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Peddling outrage and disgust

By Michael Visontay - posted Tuesday, 9 June 2009

Does the public really find group sex unacceptable? Does the community genuinely feel offended at the consensual interaction between one adult woman and a group of adult men? Do ordinary people care?

Despite mass hand-wringing, the answer is probably no. Beneath the outrage, accusations and expressions of disgust, the Four Corners report really only confirmed one, already-known truth: the public is a sucker for big shows of emotion. The inconvenient truth is that this is a story about the power of the media rather than footballers’ sex lives.

The key lies not in the Johns-Sharks affair but the incident, in September last year, involving a young woman and three Brisbane Broncos players.


Broncos players Karmichael Hunt, Darius Boyd (now with St George) and Sam Thaiday were named by a 24-year-old woman in a sexual assault complaint. The woman told police she was sexually assaulted in a toilet cubicle in a Fortitude Valley nightclub.

The three were allegedly engaged in sexual acts with the woman in the toilet and she complained to police after one of the players allegedly began filming with a mobile phone. The players co-operated with police and the three were cleared of the allegations in November.

Following the revelations about what happened in Christchurch, the woman involved in the Brisbane incident told The Daily Telegraph newspaper that she had a few drinks with Hunt, went into a toilet cubicle, and "after a few kisses, things went drastically wrong" and that in a "blink of an eye" Boyd and Thaiday were also in the cubicle.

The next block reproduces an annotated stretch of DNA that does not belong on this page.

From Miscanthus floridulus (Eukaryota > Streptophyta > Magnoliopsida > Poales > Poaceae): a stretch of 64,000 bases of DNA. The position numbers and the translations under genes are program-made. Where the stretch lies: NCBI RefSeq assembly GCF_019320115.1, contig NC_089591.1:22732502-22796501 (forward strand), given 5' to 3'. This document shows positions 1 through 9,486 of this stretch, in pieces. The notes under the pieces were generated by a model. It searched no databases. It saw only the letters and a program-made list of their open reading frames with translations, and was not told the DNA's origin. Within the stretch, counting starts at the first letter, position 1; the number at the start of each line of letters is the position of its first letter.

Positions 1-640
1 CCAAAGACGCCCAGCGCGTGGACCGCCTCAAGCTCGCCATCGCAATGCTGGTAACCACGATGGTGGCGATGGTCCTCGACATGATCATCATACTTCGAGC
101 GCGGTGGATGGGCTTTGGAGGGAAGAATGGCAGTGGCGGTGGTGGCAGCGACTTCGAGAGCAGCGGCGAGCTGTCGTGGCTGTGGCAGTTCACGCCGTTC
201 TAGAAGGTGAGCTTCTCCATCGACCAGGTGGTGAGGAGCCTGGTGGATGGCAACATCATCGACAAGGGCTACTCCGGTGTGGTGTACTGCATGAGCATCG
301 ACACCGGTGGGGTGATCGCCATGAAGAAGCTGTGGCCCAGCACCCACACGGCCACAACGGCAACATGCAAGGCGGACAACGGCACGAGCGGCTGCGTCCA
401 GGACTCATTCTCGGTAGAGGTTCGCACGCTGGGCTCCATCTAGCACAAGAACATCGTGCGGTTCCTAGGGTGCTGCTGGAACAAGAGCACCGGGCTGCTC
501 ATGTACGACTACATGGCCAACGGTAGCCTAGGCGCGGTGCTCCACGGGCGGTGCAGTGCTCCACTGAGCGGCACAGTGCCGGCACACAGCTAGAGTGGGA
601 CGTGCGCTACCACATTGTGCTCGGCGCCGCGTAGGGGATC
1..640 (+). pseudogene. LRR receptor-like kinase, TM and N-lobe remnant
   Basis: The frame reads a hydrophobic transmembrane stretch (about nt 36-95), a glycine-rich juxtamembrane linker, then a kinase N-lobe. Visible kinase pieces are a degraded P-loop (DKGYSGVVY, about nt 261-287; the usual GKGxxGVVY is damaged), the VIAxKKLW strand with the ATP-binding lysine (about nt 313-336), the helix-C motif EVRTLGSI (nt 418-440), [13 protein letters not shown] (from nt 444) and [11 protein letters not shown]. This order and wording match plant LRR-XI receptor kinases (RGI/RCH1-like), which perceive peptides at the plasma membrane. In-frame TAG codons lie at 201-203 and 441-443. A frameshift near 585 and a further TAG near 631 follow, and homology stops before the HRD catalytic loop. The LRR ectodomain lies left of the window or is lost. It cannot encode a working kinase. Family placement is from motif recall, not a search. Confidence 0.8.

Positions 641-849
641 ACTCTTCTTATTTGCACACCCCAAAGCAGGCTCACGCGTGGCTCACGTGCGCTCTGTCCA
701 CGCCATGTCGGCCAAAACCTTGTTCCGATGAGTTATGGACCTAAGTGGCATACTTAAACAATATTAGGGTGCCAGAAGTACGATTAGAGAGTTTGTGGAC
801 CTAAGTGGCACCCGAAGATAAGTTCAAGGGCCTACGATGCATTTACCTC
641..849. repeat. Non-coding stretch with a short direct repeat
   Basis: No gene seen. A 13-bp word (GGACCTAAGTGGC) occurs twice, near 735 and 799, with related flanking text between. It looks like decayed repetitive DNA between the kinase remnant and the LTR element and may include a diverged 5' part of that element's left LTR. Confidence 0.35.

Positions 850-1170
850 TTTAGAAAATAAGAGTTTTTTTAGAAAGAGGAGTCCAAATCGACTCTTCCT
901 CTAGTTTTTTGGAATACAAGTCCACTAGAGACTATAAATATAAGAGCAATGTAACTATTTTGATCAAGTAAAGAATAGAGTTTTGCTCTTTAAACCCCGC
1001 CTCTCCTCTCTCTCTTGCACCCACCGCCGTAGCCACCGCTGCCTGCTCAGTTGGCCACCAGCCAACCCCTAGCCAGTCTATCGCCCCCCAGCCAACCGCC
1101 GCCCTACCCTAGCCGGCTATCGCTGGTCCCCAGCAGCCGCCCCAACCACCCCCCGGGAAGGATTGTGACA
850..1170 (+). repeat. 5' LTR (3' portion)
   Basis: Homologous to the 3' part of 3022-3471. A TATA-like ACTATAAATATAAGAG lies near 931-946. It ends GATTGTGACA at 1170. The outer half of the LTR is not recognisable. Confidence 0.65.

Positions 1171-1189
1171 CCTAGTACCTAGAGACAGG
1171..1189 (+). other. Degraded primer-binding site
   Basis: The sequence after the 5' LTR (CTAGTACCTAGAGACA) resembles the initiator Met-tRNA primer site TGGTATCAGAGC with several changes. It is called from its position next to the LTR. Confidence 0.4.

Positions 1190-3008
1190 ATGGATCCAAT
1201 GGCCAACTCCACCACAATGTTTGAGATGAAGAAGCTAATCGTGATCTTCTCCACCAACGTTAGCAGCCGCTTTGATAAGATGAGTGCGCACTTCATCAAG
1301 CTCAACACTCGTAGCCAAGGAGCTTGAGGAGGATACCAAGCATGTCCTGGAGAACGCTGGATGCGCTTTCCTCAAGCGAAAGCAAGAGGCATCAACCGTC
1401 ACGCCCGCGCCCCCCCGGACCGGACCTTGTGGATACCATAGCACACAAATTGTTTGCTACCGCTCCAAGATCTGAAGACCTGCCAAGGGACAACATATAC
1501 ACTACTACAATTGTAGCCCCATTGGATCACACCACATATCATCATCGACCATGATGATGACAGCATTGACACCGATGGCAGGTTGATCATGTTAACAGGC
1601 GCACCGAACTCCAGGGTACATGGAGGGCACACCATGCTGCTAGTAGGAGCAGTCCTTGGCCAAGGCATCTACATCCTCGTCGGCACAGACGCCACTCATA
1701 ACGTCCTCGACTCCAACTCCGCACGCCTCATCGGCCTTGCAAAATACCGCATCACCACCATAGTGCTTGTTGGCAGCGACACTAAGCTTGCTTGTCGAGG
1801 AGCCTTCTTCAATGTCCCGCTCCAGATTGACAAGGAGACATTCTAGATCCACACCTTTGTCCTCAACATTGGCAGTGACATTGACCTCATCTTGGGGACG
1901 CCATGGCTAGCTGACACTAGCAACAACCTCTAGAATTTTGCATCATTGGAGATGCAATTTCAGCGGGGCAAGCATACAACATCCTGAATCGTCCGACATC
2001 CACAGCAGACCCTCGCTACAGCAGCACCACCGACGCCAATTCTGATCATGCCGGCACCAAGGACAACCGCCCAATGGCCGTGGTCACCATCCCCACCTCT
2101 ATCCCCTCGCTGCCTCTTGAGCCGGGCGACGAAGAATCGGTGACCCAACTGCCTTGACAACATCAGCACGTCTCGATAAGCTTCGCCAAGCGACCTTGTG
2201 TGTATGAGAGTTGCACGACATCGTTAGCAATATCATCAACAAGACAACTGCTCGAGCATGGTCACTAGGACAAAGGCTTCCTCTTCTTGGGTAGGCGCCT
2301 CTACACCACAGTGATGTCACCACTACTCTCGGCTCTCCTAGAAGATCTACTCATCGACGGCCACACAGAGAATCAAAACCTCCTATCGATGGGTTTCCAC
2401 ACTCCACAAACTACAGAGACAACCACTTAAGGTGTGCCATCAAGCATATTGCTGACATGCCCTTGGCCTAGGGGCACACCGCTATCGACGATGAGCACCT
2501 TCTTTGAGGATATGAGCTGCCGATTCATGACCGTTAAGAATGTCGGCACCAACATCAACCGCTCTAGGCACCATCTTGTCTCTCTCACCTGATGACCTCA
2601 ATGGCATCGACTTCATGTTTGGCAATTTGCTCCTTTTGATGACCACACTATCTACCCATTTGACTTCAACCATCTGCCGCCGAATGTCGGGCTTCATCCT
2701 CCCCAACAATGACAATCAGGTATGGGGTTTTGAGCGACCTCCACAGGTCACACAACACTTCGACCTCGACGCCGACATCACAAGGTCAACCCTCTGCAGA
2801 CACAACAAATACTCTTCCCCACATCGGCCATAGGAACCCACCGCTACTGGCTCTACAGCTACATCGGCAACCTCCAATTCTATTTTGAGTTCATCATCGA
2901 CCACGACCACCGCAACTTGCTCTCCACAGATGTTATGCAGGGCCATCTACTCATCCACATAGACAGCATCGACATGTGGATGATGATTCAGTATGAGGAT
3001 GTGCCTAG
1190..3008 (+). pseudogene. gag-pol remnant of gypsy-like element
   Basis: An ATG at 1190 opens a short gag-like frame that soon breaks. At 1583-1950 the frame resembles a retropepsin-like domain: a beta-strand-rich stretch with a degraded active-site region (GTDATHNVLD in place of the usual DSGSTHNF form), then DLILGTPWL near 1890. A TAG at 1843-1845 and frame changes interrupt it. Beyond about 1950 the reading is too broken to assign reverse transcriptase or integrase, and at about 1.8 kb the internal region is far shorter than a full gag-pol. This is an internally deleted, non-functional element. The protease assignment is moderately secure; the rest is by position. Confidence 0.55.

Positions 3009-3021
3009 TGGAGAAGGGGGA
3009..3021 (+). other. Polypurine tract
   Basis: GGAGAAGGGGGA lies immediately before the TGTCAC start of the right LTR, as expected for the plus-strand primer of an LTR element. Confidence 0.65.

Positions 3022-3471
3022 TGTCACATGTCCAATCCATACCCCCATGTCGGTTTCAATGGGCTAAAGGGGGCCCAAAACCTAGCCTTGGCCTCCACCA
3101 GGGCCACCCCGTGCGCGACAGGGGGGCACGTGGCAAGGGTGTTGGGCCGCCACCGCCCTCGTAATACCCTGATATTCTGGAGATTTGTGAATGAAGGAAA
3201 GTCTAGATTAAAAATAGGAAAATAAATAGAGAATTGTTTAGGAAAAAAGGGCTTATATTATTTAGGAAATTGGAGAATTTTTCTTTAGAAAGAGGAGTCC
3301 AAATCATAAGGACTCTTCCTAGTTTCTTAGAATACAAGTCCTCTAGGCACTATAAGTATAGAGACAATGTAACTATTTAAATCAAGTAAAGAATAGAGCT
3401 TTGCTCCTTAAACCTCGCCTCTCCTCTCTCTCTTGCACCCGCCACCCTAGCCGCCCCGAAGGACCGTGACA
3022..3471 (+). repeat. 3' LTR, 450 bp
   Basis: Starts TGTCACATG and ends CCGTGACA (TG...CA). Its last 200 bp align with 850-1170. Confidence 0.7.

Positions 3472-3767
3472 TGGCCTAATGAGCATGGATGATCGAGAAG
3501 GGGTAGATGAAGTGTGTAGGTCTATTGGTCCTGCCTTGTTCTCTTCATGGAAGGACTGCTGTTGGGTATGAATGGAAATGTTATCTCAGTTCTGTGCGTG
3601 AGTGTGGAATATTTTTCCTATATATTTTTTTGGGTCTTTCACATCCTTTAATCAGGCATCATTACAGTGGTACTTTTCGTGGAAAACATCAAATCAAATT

Prompted to speak out by the outrage over the Christchurch incident, she said in the article she felt degraded by the incident and worked with a psychologist to get her life back on track.

The two incidents have lots of similarities: both were group sex, in both cases the woman claims it started consensually with one man and then others became involved, both involved big name players, both had extensive police investigation, ending with no charges laid, and both received extensive coverage in the media.

Yet one faded away without much fanfare, provoking little outrage, and no substantial disciplinary action (the Broncos players received a feathery $20,000 fine each for bringing the game into disrepute) while the other has ruined one man’s career, threatens to bring down an entire club and has put a cloud over the whole code, with huge commercial ramifications.


So why the difference in response? It appears to be the reaction of the woman in involved. In the Broncos incident, the public did not see the woman involved, on national TV, displaying profound trauma and grief over the incident.

There were numerous reports about her distress, to the extent that the police were called in to investigate. But that was the extent of her public reaction at the time.

This key distinction sends some important and uncomfortable messages about moral outrage: it’s not group sex, per se, that caused the public outcry about Mathew Johns and the other Sharks’ behaviour. It wasn’t the perverted justification of “consent”. Neither was it the inherent grubbiness of the whole incident. The tipping point was the mass witnessing, on national television, of the distress it caused to the woman involved in it.

It has taken a situation which thrusts the full impact of the experience right in front of our faces, so it’s unavoidable, to finally provoke the public empathy, emotional engagement and commercial consequence that has been muted up till now.

Ultimately, the Johns-Sharks affair is a story about the power of broadcast media, rather than about the morality of footballer culture. This scandal takes its moral power from the footage of “Clare” pouring out her heart on national TV. Without it, I suspect the Four Corners report would have met the same limp responses that greeted previous reports into footballers behaving badly.

That’s not to say that what the footballers did in Christchurch was acceptable. It wasn’t and still isn’t. Rather, it’s that we won’t respond to it unless we are forced to witness and digest the consequences of what they did. That is the great service that has been done by Four Corners. It has made us take their behaviour seriously.

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About the Author

Michael Visontay is a former Senior Editor of the Sydney Morning Herald. He teaches a course on Sport and Media at the University of NSW. He can be contaced at,au.

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